March 6, 1950 (21st Parliament, 2nd Session)


William Scottie Bryce

Co-operative Commonwealth Federation (C.C.F.)

Mr. William Bryce (Selkirk):

Mr. Speaker, in rising to take part in this debate after fifty hon. members have spoken, it is rather hard to say something that has not been said already. You can start off by saying that you have the best constituency in the world, which would be quite easy for me to do, and then you can attempt to cover some other topic that has been touched upon already.
The Address-Mr. Bryce
I might say that Selkirk constituency was remodelled last year and now contains both urban and rural dwellers. But it still contains the descendants of the Selkirk settlers who came out at the beginning of the last century to blast a trail and build a gateway to the golden west. We are now coming to the end of the first half of the twentieth century, and as we look back over the last five decades and remember the calamity of two world wars and the greatest depression in history, we register in our minds the hope that the second half of the century will be free from such disasters.
It is true, and I think most hon. members will admit, that during the last few years our people have been better fed than ever before. It is true also that our farms and our factories have produced more goods and produce than ever before. Yet, with all that, we know that many Canadian people are not well fed today and that a great many Canadian workers are not receiving good wages. Many of our aged citizens still receive small pensions pn which to live. Sometimes the means test prevents them from getting very much.
May I say in passing that I have had more requests about this means test than I have ever had about anything else. As things are today, the man who has been thrifty and has attempted to provide for a rainy day is penalized. The man who has never saved anything, the man who perhaps in many cases has never even paid taxes, can draw a full pension. As I say, the man who has scraped to save and provide for a rainy day is penalized for his thrift. No law should be allowed to exist that penalizes a man or woman for thrift, long considered one of the great characteristics of the Scottish race. We all hope that the second half of the century will prove to be happier and more prosperous for the human race than the first half.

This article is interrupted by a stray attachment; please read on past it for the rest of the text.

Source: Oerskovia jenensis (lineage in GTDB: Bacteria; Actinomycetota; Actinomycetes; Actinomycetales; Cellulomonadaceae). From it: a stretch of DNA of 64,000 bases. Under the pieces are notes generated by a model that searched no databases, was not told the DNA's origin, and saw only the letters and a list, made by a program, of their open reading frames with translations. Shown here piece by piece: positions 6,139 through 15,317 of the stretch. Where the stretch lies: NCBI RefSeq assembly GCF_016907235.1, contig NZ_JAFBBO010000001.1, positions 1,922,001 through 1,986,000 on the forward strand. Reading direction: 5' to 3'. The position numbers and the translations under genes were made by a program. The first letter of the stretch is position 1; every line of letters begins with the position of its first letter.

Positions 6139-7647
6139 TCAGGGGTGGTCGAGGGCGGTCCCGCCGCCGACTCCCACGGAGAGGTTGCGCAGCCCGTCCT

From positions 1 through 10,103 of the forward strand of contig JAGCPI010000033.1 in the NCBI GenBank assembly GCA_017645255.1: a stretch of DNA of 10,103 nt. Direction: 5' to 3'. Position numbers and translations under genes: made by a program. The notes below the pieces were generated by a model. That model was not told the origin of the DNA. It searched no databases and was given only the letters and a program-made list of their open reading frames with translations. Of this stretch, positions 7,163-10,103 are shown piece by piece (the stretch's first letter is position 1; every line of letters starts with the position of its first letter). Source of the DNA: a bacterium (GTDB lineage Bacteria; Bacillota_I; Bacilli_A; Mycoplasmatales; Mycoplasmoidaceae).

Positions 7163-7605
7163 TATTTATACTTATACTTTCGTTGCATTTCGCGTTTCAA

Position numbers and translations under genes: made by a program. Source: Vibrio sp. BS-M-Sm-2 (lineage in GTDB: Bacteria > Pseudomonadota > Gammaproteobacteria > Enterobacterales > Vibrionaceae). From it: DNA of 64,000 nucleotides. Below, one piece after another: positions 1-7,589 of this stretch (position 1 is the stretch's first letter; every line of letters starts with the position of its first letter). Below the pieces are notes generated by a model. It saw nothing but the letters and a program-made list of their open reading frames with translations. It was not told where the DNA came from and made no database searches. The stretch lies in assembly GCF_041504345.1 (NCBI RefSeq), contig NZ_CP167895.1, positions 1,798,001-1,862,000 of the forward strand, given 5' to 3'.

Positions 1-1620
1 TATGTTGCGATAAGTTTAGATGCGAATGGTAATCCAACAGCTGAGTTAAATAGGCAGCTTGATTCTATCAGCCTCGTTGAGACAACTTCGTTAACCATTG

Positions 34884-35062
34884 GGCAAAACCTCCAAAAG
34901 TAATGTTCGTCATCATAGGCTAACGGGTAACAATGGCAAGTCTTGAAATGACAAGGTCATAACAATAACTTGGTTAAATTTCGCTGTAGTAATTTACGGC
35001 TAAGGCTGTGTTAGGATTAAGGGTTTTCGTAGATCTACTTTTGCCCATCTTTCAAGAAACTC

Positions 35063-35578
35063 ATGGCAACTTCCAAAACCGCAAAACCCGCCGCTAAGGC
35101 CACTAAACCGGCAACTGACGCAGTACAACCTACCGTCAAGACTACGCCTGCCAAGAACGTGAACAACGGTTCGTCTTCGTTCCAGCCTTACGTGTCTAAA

Another problem I should like to draw to the attention of the government is the great need of financial aid for education on a federal basis. In the last few years the effort has been to move people from crowded city areas into the adjoining municipalities. This relieves the city or town of the responsibility but creates a new problem for the municipalities which have to provide education for these boys and girls. The law of the land is that every boy and girl must go to school, and one must also remember that people are demanding better educational facilities for their families than they themselves had thirty or forty years ago. It has been said repeatedly that education is a provincial responsibility but the situation is now getting beyond provincial governments. If our school districts are to have the proper people to teach the pupils and be able to pay fair wages for their

The Address-Mr. Bryce services-wages comparable with other professions-build new schools, and enlarge old ones to accommodate the pupils coming in from other areas, then the federal government must come to the assistance of the provinces.
In the speech from the throne mention is made that a bill for the revision of the Indian Act is to be introduced at this session. I am sure this will be welcomed by everyone interested in the welfare of the Indians. To the members of the committee which sat for three years considering recommendations that could be incorporated in the present Indian Act, this will be most gratifying. As a member of that committee I know the tremendous job they did in the three years the committee worked, and to see the fruits of their labours in amendments to the present Indian Act brought before the house will be encouraging not only to the Indians but also to the people who worked so hard to do a satisfactory job on the Indian Act.
I have already congratulated the minister who heads the department which will now have charge of Indian affairs, the hon. member for Grey-Bruce (Mr. Harris). It is to be hoped that the revised Indian Act will be a new Magna Carta for the 135,000 Indians in Canada. I hope that the new minister will hold his position long enough to be able to do some constructive work in the Indian department. I have only been in parliament seven years but during that time the new minister is the fifth to have charge of Indian affairs, and I hope that he will have charge of the department long enough to do the best job that has yet been done.
We have heard a great deal about lost markets in the last few days, and different reasons have been advanced for the troubles now confronting us. I know there is no simple direct answer to the question. For instance, one of the reasons we hear is the one popularly known as the dollar shortage. Another reason is that improved methods of production have produced surpluses of various commodities. Another reason is that the marketing system which we have been using for the last fifty years is now out of date. Finally, only recently we have been faced with the factor of mass unemployment. There may be other causes, but let us look at those I have mentioned. So far as the dollar shortage is concerned there is actually no shortage of dollars at all. What there is a shortage of is goods that can be produced in Europe and sold to Canada and the United States in exchange for the iron ore, oil, cotton and wheat which those countries are forced to purchase from this continent because they cannot obtain them anywhere else at the present time.

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